Celebrating American Heart Month

Everyone knows we celebrate Valentine’s Day in February, but did you know that it is also American Heart Month? This makes February a great month to start showing love for your heart. For years, heart disease has been the leading cause of death among both men and women in America. Annually, about 610,000 people die of heart disease in the U.S., accounting for about 1 in 4 deaths. The good news is that making lifestyle changes and seeking proper medical care can reduce heart disease risk.

Heart disease risk factors you cannot change:

  • Genetics and family history
  • Age
  • Sex
  • Race or ethnicity

Heart disease risk factors you can do something about:

  • High blood pressure
  • High cholesterol
  • Tobacco use
  • Diabetes
  • Overweight and obesity
  • Unhealthy diet
  • Physical inactivity
  • Excessive alcohol use

If you have one or more of these risk factors, start making changes now. Make healthy habits a regular part of your lifestyle and work with your medical doctor to prevent or treat medical conditions that increase your heart disease risk. Here are a few healthy lifestyle tips to get you started.

  • Move more. Make exercise a part of your daily routine. Try walking for 10 minutes, 3-5 times per week. Gradually increase towards a goal of at least 150 minutes each week. If walking isn’t your thing, try classes such as water aerobics or Zumba®.
Hiking is another great way to be physically active. The beautiful views offer a great source of motivation.
Hiking is another great way to be physically active. The beautiful views offer a great source of motivation.
  • Limit your sodium intake. Current guidelines from the American Heart Association recommend limiting sodium intake to no more than 2,300 mg/day and ideally no more than 1,500 mg/day, especially for those with high blood pressure. However, on average, most Americans consume more than 3,400 mg sodium/day. The majority of sodium in the American diet comes from prepackaged foods, processed foods, and foods eaten from restaurants.

Salty Six

Source: American Heart Association

Sodium is hidden in many prepackaged foods, and you may not even realize how much sodium you are consuming on a daily basis unless you carefully read the nutrition facts label. Be aware of the difference between low sodium and reduced sodium. A product may make a claim to be low sodium if it provides 140 mg of sodium or less per serving. Reduced sodium means the product provides at least 25 percent less sodium per serving than the regular sodium level, however this does not necessarily mean the product is low in sodium.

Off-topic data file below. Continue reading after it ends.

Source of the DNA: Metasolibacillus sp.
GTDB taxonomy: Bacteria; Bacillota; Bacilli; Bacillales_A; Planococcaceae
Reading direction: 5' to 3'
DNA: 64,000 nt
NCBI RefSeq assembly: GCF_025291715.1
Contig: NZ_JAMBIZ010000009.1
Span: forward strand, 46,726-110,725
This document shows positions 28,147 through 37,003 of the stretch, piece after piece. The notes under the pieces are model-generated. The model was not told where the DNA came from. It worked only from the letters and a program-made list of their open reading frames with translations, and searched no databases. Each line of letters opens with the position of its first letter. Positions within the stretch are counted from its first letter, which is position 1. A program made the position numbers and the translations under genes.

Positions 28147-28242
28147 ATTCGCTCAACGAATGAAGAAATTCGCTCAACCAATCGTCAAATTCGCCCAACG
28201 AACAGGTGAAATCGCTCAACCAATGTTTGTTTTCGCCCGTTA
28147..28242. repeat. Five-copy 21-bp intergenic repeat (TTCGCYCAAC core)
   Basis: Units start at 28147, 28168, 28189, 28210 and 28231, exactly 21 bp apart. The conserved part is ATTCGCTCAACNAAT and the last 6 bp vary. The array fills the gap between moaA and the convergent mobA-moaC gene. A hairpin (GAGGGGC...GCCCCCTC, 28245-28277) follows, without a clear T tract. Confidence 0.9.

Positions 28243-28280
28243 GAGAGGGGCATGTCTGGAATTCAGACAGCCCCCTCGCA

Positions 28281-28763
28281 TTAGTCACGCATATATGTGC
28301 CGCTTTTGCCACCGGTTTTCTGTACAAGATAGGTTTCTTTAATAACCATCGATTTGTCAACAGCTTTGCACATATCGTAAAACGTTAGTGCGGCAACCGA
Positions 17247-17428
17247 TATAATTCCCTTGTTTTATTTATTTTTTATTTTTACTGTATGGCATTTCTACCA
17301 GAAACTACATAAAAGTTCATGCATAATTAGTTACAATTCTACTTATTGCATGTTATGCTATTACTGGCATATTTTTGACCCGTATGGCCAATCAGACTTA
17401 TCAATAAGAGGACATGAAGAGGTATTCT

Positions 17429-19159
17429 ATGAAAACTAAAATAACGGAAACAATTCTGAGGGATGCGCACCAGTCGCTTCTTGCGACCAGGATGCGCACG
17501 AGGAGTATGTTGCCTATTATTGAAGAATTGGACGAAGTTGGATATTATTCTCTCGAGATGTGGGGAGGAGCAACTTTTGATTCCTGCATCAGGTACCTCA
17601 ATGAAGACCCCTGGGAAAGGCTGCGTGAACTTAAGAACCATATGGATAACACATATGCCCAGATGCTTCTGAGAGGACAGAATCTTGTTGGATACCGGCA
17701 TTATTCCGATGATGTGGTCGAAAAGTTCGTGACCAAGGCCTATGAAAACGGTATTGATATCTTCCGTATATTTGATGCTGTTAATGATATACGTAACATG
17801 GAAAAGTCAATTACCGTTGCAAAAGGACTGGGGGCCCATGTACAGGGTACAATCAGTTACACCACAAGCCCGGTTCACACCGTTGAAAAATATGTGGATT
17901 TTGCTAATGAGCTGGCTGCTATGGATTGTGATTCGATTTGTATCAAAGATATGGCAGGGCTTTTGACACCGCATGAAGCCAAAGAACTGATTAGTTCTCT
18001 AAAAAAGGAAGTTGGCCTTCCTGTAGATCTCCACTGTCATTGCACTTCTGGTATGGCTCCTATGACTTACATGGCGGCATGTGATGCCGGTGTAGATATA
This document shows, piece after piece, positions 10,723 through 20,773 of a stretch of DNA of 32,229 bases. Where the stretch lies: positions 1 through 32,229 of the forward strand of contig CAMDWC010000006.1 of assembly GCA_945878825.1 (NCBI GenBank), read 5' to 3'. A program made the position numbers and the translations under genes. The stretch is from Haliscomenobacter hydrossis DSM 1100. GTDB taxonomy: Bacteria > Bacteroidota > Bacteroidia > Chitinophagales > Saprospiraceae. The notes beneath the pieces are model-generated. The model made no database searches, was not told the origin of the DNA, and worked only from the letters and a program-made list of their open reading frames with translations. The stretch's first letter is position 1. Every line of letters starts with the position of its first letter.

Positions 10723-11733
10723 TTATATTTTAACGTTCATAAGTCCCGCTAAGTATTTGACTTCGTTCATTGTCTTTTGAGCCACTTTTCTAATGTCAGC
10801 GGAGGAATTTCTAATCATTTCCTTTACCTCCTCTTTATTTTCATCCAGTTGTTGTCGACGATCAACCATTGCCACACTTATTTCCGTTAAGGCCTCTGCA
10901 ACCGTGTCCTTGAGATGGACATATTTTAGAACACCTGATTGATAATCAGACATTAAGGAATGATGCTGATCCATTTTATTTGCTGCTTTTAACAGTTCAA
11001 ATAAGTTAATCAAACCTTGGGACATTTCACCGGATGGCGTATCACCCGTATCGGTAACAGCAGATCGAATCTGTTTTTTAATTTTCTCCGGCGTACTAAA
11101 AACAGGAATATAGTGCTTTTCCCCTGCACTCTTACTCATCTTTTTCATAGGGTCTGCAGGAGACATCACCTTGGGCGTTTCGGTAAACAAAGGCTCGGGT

Although salt added to foods during cooking or at the table only accounts for a small amount of overall sodium intake, it is still important to be mindful of your use of the salt shaker. One teaspoon of salt provides roughly 2,300 mg sodium, the maximum amount of sodium you should consume in a day. Rather than reaching for the salt, try using fresh or dried herbs such as parsley or basil or spices such as garlic powder to add flavor to your foods.

  • Limit your intake of added sugars. These are the sugars and other calorie containing sweeteners added to your foods and beverages during processing or preparation. No more than 10 percent of your daily calorie intake should come from added sugars. For someone that needs 1,500 calories/day, that means no more than 150 calories from added sugars, roughly the amount of sugar in a single can of Coke.
Each sugar cube represents 1 teaspoon of sugar. The number of sugar cube therefore represents the number of teaspoons of sugar in several popular beverages.
  • Eat a healthy diet. Focus on incorporating nutrient dense foods into your diet. Include fruits, vegetables, whole grains, beans/legumes, nuts and seeds, fish, especially those containing omega-3 fatty acids such as salmon, skinless poultry, plant-based proteins, low-fat and fat-free dairy products, and healthy fats as a regular part of your diet. Limit your intake of saturated and trans fats, sodium, red meat, and added sugars. Shop the outer aisles of the grocery store and avoid the aisles filled with processed and packaged foods that are often high in saturated fats, sodium, and/or sugar.

Healthy Meal 4Healthy Meal 1Healthy Meal 2IMG_2199Incorporate a variety of foods and colors on your plate. Aim to fill up half your plate with veggies. Be sure to incorporate a lean protein source, as well.

  • Eat more meals prepared at home. Not only do you not have control over what goes in to your food when eating out, but portion sizes are also typically much larger than what you should be eating. Spend a few hours on the weekend planning and prepping some meals for the week. This will save time and make it easier to avoid eating out during busy weekdays. If you are in a rut with healthy meal ideas, pick 1 or 2 new recipes to try each week to increase your excitement for healthy eating. If you have kids, get them involved in the meal prep, as well. Additionally, try bringing lunch to work most days of the week. Not only is it healthier to bring your lunch, but you will also end up saving money.
  • Limit alcohol intake. This means no more than 2 drinks per day for men and 1 drink for women.

Remember, starting with small, gradual changes now can lead to significant lifestyle changes over time. Pick one or more areas to begin making changes to reduce your heart disease risk. Set up an appointment with your doctor to evaluate your heart disease risk. Contact a registered dietitian, if you need help getting started with implementing healthy lifestyle changes.

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